In many cases this decision will be made for you. If you are unable or not permitted to connect to your local mains electricity supply, you only choice is an off grid system.

If you are in the lucky position of choosing, we would advise that, in most cases, an on grid solar power system will be the most reliable and cost effective choice.

On grid systems do not require batteries, which can be expensive and require frequent replacement, and require fewer panels, as you don’t need to generate extra power for cloudy days. This cuts down the initial cost and reduces the payback time considerably. When coupled with payments from the utility company for surplus generation, these systems can often pay for themselves in seven years or less.

If you have the opportunity to install an on-grid system, you owe it to yourself to research your options. Get in touch with your local grid operator or your current electricity provider to find out if you could be saving money with solar.

If you have any questions related to designing and installing on grid solar power systems, we would love to help. Feel free to leave your question or comment below.

What is the Difference Between Mono and Poly Solar Panels?

The two big technologies in silicon-based solar are still MONO and POLY solar panels. Here at Solar Leading we stock both.

But what is the difference? and how do you know which one is best for you and your solar project?


Mono Crystalline Panels

A grade mono solar cells from solar leading

The difference between mono and poly solar panels comes down to the cells that they are made from. The silicon in mono and poly cells undergo different manufacturing processes, making panels with slightly different performance characteristics. Understanding these differences will help you to choose the right panel for your project.

Mono crystalline panels (mono-si, mono) are made from silicon that has been ‘grown’ in a single crystal through the Czochralski process’. The crystal is then trimmed, sliced into wafers and treated to form solar cells. Because of the shape of the crystal, mono cells tend to have distinctive ‘cut off corners’.

Mono cells are easy to identify by these cut off corners and a smooth even black color.

The Mono panels that they make tend to be more efficient than poly panels but also more expensive. This means that if you take a mono panel and a poly panel of the same size and leave them in exactly the same light conditions, the mono panel will generate more power. However, that power will have cost you more per watt because the panel that generated it was more expensive.

This trade off in output and cost is often worth it in projects where space is restricted. For example, a home owner with a small roof might choose to use more expensive mono panels in order to squeeze the maximum power from his system in the long run.


Poly Crystalline Panels

A grade poly solar cells from solar leading

Poly crystalline panels (poly-Si, poly) do not use silicon from a single crystal. Instead, silicon is taken from multiple sources, and subjected to intense heat and pressure to ‘cast’ a silicon ‘ingot’. This ingot can then be sliced into wafers and treated to make poly cells.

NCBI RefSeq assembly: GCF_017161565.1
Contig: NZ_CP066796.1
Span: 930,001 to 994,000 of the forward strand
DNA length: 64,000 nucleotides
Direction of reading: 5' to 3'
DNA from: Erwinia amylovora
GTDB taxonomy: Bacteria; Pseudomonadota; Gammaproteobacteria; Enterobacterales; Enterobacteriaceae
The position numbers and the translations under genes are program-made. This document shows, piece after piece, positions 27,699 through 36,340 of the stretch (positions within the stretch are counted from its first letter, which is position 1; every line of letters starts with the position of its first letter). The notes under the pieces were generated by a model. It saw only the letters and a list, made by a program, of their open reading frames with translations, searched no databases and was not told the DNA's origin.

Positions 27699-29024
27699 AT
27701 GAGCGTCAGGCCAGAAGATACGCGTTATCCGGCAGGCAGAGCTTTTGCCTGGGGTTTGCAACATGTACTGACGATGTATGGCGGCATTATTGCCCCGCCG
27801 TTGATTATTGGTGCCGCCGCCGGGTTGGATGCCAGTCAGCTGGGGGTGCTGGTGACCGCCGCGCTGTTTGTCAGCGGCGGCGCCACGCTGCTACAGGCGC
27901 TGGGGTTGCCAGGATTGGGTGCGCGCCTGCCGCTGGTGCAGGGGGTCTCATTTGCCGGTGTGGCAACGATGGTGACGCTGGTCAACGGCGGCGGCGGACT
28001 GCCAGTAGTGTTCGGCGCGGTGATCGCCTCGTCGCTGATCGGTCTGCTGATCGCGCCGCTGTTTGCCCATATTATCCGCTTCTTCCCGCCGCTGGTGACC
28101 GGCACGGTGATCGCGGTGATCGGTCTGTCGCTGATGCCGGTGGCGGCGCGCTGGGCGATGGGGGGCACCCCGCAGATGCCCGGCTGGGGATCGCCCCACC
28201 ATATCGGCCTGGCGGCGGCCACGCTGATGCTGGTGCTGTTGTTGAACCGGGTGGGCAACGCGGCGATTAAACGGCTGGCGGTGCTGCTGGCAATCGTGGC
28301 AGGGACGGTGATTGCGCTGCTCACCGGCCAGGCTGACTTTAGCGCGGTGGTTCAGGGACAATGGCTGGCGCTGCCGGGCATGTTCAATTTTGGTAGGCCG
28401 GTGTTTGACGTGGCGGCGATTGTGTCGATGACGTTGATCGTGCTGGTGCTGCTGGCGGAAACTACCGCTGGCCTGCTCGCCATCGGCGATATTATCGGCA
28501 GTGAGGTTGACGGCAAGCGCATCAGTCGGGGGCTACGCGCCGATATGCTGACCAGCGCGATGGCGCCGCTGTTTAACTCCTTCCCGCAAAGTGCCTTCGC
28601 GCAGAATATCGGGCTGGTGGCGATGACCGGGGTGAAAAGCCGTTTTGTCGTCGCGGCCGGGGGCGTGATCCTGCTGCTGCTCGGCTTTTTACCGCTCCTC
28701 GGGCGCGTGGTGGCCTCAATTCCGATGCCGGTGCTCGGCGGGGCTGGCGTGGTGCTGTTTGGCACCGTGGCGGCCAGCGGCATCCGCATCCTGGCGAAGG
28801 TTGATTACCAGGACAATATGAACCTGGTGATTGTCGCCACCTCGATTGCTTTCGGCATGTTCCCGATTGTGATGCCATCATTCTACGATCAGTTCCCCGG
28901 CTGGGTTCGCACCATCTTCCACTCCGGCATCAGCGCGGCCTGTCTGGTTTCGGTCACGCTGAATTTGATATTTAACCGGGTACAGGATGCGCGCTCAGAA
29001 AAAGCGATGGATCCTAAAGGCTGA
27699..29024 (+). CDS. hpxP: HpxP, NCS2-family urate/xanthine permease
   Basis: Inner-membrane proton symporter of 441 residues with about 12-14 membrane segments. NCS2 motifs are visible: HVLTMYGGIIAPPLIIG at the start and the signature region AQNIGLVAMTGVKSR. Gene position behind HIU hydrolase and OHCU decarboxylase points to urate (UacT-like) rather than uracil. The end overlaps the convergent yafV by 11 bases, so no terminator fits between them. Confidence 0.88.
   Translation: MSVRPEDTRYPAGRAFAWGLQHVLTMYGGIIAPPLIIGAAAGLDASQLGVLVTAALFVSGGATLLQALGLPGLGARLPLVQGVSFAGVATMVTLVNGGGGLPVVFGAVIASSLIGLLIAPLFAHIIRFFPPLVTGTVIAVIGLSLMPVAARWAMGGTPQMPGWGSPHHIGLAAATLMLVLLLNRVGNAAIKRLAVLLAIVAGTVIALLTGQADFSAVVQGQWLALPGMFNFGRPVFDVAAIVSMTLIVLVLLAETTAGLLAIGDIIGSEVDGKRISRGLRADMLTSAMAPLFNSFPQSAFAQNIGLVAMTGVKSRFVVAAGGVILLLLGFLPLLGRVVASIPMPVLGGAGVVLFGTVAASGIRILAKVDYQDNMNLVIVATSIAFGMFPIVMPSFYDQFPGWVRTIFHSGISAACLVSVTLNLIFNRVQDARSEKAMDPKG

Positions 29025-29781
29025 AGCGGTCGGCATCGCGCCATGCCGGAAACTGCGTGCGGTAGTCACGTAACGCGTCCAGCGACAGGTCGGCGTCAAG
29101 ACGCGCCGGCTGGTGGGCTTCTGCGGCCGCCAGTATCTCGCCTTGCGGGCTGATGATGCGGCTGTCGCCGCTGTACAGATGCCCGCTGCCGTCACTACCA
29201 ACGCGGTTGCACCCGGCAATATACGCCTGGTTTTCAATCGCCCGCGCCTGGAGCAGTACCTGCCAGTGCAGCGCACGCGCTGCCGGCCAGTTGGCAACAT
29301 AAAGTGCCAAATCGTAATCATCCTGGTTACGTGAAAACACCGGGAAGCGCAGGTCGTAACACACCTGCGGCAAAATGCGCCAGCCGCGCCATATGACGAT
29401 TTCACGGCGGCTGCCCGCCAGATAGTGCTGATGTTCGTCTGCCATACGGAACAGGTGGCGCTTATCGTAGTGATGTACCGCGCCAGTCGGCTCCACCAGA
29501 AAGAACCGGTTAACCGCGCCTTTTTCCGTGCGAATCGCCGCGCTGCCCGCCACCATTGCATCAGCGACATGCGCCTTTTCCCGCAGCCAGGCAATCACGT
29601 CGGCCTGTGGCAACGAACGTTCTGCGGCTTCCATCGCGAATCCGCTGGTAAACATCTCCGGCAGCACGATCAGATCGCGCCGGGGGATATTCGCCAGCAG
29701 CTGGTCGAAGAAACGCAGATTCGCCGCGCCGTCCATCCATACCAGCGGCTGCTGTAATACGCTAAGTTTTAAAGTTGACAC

Poly cells used to be quite easy to recognize by their reflective ‘flaky’ blue surface but newer manufacturing processes are making them look more and more like mono panels every year.

The Poly solar panels they make have tended to be less efficient and less expensive than the same sized mono panels. This makes them better suited to installations where the most important consideration is not overall output but reduced cost per unit or accelerated return on investment. For example, many larger commercial and utility scale solar power plants use poly panels to produce electricity at a lower cost per watt in order to shorten the payback period of their system.

Poly panels have also tended to have slightly higher failure rates and slightly shorter life spans than mono panels, their output slowly degrading over a period of twenty-five to thirty years. This has generally been seen as an acceptable maintenance cost for larger installations. Solar investors realize that after twenty five years, their panels will have paid for themselves many times over in electricity generated and sold. Also, that far in the future, solar technology may well have advanced to the point where the replaced panels will be many times more efficient and less expensive than the originals.

We have put together this infographic to help you remember the difference:

INFOGRAPHIC: What's the difference between mono and poly crystalline pv solar panels

Mono v.s. Poly 2014

Non Crystalline Panels

As well as mono and poly, there are many other emerging pv technologies that are not made from silicon at all. These are often grouped together as non-crystalline or ‘thin film’ solar.

The technologies receiving the most attention at the moment are:

  • Cadmium telluride (CdTe)
  • Copper induim gallium selenide (CIGS)
  • emerging ‘organic’ and ‘quantum’ technologies

These technologies hold great promise for the future. Some of them have proved more versatile and more tolerant to partial shading than either mono or poly in the lab. However, they are not yet able to compete with the availability, price or reliability of good old mono and poly solar panels. For this reason they have yet to be widely adopted in home, business or utility solar power systems.

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So, are you using mono or poly panels? What was the deciding factor in your choice? Please let us know in the comments…